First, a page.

Skip to main content

Southwest Airlines Testing In-Flight WiFi

Another airline is launch in-flight Internet.

Southwest Airlines, one of the most popular airlines in the U.S., is set to bring WiFi to 30,000 feet. In collaboration with Row 44 and Yahoo, Southwest has already outfitted one jet with WiFi, and plans on adding three more by the end of March.

Row 44, which uses a satellite network to provide broadband internet access, is the company behind Southwest's WiFi program. Offering "terrestrial-strength" broadband for airplanes, Southwest is the first major airline to use the company's services. While the offering is currently considered a "test run", it will be completely free of charge to those passengers who find themselves on a WiFi-enabled flight. While other airlines like American Airlines, Qantas and Lufthansa offer in-flight WiFi, Aircell and OnAir have been the companies behind their respective services.

"Internet connectivity has been high on our list of priorities for quite some time," said Southwest SVP Dave Ridley. "We look forward to the feedback from our Customers."

The software behind the new service will be provided in part by Yahoo. The internet search giant is behind the service's homepage, which will offer pertinent data relevant to the flight. Along with a flight path tracker, Yahoo has included a point of interest "fly-over" feature, which uses Flickr to provide pictures of whatever notable monuments or landmarks you may be flying over. Other features include weather updates, destination guides, and local event coverage. Combined with standard web browsing, the Southwest offering should make for an impressive service.

While airlines have been cutting back on "frivolous" items such as free in-flight food and gratis extra carry-on luggage, the industry as a whole seems poised to take advantage of one's need to be constantly connected to the outside world. American Airlines charges $12.95 for its WiFi service, and other more "upscale" airlines have the service charge built into the ticket price. Since the WiFi service form Southwest is still in testing, it is not known whether or not they will charge for the service if they implement it across their entire fleet. As long as the new service from Southwest has no adverse affects on the company's reputation of offering no-nonsense flying at a reasonable price, they will likely remain one of America's preferred airlines.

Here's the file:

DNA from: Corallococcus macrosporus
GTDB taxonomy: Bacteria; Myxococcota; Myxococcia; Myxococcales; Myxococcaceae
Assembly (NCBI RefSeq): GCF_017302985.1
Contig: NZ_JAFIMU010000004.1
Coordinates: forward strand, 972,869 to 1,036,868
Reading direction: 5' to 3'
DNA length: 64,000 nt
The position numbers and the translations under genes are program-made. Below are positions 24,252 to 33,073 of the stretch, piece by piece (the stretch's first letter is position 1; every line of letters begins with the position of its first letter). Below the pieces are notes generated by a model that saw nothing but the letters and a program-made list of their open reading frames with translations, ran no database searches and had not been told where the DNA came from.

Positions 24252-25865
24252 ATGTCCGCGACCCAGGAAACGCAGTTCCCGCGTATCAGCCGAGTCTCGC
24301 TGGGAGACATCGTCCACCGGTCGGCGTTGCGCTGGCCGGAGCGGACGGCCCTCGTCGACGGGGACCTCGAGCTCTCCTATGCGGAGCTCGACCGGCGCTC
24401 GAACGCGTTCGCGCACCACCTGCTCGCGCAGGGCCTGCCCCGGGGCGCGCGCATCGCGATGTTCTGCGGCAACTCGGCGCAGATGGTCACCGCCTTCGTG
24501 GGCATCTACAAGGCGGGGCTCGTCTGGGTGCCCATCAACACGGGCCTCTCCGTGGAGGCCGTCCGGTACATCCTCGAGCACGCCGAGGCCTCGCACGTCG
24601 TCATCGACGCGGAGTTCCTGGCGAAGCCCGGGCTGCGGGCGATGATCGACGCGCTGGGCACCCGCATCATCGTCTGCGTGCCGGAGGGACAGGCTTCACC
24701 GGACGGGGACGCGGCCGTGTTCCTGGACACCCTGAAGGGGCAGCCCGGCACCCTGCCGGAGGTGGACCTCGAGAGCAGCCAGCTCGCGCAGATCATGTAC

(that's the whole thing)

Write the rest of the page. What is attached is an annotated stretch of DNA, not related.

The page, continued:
• hellwig
    What is all this crap the FAA gives us about no cell phones, no wireless devices, no GPS (which are receive-only by the way), yet airlines can implement WiFi that apparently doesn't affect the plane? I know these things don't actual affect the plane, so why doesn't the FAA just drop that stupid requirement on the passengers.
    Reply
  • tayb
    They don't effect the plane. The airlines themselves have admitted that they don't effect the plane. I wasn't aware that GPS is banned (why would you want to use it anyways?) but the reason cell phones continue to be banned is because they are dangerous projectiles in turbulent situations.

    Even if you consider that reason frivolous I don't really care. I am glad you aren't allowed to use your cell phone because I, for one, don't care what you are talking about and don't want to listen to your conversation from six inches away.
    Reply
  • Blessedman
    I thought it had something to do with coordination (didn't want a coordinated attack). Not to mention just plain annoying on a 4hr flight to have someone have an argument that you can't end. You are unwittingly brought into peoples lives and then when you become annoyed they tell you to mind your business... When in fact it is them that should be minding theirs.
    Reply
  • hellwig
    I never said I felt compelled to use any of these items. I was simply listing the ones that are not allowed to be operated while the plane is flying. I also don't like listening to people talk on their phone, but that's because I don't like assholes in general, tayb.

    It's completely pointless to ban them. Terrorists will use them if they want to, because you are still allowed to take them onto the plane. I assume the reason they ban GPS is on the same note, they don't want terrorists knowing where the plane is at the moment. It's all pointless though, terrorists aren't going to let some warning from the flight attendant stop them.
    Reply
  • crom
    Well if they start offering Wi-Fi, maybe they should start putting electric plugs in every seat.
    Reply
  • dannyaa
    tayb I am glad you aren't allowed to use your cell phone because I, for one, don't care what you are talking about and don't want to listen to your conversation from six inches away.
    That's nice. consider it a moot point with WiFi. Heard of skype, iChat, Jajah, etc.? It's all over for you... hehe
    Reply